Consumers were interested all right, but start-up costs were enormous. "There were unknowns," Kloss admits ruefully. "One had never made a projection television on an assembly line before."

Videobeam production sorely taxed Advent's limited finances. Kloss raised the price several times during the first months of production--it eventually reached the $4,000 level--but it was already too late. Advent's bankers stepped in during the spring of 1975. About $4 million in debt, Kloss was given 72 hours to find new money or pack it in.

Kloss found Peter Sprague, world traveler, boy-wonder entrepreneur and venture capitalist. Sprague, who had turned around a troubled National Semiconductor, was willing to help Advent. Sprague's price, however, was enormous. Kloss was forced to relinquish control of the company and confine himself to product development. Kloss stayed on for about a year--long enough to complete the Advent 750, a less expensive and less sophisticated version of the Videobeam--and then resigned.

"One didn't have the power to do anything," Kloss says about his relationship with Sprague. "One couldn't even buy a screwdriver without Peter's approval. One owned 800,000 thousand shares of Advent but had absolutely no voice in the future direction of the company. So one just left."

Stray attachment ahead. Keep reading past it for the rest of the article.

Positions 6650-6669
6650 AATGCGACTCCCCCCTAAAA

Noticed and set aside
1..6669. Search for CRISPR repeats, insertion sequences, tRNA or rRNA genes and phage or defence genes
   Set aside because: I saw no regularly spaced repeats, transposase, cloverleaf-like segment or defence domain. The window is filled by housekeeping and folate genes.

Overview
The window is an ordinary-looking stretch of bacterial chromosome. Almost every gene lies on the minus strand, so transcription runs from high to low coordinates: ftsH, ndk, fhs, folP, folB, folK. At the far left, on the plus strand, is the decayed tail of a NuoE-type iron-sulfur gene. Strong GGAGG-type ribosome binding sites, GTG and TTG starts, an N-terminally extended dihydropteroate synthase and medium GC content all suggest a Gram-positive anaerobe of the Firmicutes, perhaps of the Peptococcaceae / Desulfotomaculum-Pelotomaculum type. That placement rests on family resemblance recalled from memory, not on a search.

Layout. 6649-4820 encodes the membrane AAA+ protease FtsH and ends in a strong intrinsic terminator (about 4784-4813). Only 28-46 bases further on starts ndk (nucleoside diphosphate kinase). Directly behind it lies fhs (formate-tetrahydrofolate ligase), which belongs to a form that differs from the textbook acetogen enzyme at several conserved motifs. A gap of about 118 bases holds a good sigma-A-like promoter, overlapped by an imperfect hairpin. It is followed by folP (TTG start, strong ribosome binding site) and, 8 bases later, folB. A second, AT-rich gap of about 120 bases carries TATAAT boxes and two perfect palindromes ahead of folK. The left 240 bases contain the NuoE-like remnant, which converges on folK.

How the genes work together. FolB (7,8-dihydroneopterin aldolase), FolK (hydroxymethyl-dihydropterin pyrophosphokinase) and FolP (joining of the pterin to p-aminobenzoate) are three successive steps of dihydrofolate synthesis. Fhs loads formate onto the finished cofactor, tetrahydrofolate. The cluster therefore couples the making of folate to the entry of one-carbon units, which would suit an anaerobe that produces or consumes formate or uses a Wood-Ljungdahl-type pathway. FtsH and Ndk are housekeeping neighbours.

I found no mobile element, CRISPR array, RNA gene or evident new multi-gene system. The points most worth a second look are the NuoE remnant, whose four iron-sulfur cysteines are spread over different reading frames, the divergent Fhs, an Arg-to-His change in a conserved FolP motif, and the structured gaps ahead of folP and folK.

Kloss went back to his basement and devised the Novatron, a cheaper, simpler, more efficient picture tube. Kloss offered to license it to Advent, but Advent claimed he developed the Novatron while still working for the company and had infringed on a Sprague-patented tube design. In an out-of-court settlement, Kloss surrendered 125,000 Advent shares in exchange for the freedom to continue to look for the big picture without harassment from Advent.

"It was a straight protection deal," Kloss says now. "One bought one's freedom even though the case clearly had no merit. One wanted to license this new tube technology, but Advent made it clear they would instantly appeal any verdicts in my favor. Under that cloud, one would have never been able to license to other companies, so one bought Advent off."

Kloss started Kloss Video in 1977 in the hopes of licensing his Novatron technology to Advent and the other manufacturers. But when there was only one taker, Kloss reluctantly plunged back into the manufacturing game.